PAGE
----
Meet James

We met with James, a competitive snowboarder who studied via distance and graduated with a Bachelor of Science.

Kia ora James! Congratulations on your recent graduation – a huge achievement. So, take me back, what can you remember about your first day at Massey? 

Ah, my first week of studying! I was definitely a tad nervous. Transitioning from high school to university felt like a big leap, and I had some reservations about whether I was ready for it. But surprisingly, those worries faded pretty fast. Everything just seemed to fall into place smoothly and before I knew it, excitement started bubbling up. Exploring new topics, diving into fresh ideas – it was all a bit of a thrill to be honest.

You’re a keen snowboarder with international travel already in the bag. What made you choose to study with Massey? 

In my last year of high school, I was doing a lot of snowboarding, so I'd already been over to Europe to represent New Zealand. I was in this toss-up, you know? Do I dive into more snowboarding adventures, or do I give university a shot? Deep down, I've always wanted to keep learning, so university seemed like the natural next step. It was just a matter of timing – now or later. What sealed the deal for me was the idea of starting in Palmerston North but still being able to live near the mountains. That's what tipped the scales in Massey's favour. And just like that, it all fell into place and my journey at Massey kicked off on an awesome note.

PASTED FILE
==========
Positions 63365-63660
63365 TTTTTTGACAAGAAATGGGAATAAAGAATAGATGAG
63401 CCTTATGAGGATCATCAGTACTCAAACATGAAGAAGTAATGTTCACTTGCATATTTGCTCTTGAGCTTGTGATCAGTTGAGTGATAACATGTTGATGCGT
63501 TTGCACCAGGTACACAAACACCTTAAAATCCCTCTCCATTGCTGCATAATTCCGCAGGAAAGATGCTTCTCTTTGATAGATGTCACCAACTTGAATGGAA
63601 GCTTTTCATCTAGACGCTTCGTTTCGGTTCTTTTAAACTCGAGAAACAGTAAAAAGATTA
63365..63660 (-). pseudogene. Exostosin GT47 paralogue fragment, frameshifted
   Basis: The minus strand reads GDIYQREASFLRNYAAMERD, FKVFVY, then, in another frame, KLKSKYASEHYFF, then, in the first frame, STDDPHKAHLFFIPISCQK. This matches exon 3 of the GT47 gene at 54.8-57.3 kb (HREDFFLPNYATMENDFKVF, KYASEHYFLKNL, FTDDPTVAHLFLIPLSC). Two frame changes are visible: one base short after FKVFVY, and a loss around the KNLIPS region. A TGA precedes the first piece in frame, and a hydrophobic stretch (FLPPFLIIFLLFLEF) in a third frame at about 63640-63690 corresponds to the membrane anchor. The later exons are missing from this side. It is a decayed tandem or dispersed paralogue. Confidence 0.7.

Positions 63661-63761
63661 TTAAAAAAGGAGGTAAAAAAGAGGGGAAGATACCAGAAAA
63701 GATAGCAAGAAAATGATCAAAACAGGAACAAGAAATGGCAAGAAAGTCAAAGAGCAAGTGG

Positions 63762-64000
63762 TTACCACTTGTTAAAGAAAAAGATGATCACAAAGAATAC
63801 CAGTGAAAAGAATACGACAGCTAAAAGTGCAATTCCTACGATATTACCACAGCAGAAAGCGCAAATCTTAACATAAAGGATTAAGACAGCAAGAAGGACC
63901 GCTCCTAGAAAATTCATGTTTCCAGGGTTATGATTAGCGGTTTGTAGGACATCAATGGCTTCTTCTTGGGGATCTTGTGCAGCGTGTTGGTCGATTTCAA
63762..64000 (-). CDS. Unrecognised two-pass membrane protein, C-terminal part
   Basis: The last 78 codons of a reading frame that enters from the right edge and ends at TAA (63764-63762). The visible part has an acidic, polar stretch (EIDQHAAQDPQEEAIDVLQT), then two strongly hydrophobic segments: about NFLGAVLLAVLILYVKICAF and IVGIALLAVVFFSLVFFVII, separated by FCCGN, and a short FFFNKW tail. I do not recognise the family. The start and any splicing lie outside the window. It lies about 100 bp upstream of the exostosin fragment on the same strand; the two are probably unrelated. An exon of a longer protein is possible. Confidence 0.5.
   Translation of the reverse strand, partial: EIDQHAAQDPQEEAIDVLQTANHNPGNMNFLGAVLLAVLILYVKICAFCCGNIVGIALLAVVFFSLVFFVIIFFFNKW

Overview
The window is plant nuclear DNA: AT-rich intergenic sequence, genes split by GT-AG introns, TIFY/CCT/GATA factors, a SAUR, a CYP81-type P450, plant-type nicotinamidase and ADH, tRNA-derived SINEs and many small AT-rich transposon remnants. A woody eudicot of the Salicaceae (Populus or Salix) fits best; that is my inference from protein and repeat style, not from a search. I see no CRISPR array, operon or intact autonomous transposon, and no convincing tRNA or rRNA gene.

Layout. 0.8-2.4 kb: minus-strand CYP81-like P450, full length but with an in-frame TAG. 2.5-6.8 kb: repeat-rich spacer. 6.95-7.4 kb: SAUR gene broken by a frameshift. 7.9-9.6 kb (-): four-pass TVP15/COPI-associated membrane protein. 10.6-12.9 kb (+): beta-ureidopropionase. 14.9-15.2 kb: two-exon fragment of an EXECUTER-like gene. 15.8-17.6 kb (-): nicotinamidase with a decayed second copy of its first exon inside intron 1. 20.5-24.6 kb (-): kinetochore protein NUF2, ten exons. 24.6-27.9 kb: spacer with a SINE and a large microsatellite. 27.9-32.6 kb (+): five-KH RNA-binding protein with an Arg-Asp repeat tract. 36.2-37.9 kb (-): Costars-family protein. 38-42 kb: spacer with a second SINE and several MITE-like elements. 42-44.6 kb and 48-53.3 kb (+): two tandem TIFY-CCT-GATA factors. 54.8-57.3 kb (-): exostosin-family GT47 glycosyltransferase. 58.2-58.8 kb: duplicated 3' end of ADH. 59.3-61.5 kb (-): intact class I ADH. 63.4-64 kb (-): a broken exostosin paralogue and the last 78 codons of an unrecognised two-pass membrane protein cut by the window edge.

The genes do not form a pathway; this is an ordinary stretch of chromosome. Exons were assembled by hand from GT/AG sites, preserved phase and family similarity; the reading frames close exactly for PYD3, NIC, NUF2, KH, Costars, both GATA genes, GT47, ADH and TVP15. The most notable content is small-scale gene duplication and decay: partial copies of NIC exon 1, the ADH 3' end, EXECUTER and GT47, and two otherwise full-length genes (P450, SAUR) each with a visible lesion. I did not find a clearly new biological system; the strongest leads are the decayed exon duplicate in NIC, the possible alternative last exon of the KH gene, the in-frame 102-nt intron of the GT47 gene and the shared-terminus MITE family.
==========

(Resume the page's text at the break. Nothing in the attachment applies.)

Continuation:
How did you manage to still compete and train while you were studying? 

It was the easiness and the well-developed nature of the online  learning environment, and the way that it all just worked really well. During ski seasons, typically from July to October, I'd pack up and head either north to places like Ruapehu or down south to Wanaka and Queenstown. Then, when summer rolled around, I'd usually jet off overseas like I'd been doing for years.

How did the Massey Academy of Sport provide wrap-around support for you as a student-athlete?

The support system in place isn't your typical setup; it's tailored to meet the needs of athletes already deeply involved in their sports. You've got your usual coaching and guidance from the coaches, but there's more to it than that. We had access to nutritionists, sports psychologists and seminars every couple of weeks throughout the semesters. These seminars covered a wide range of topics, with some being revisited to ensure athletes get the most out of them. On top of that, there are designated academic support workers who help with organising schedules and arranging special permissions for exam adjustments, especially when competitions clash. It's a support network that's got your back.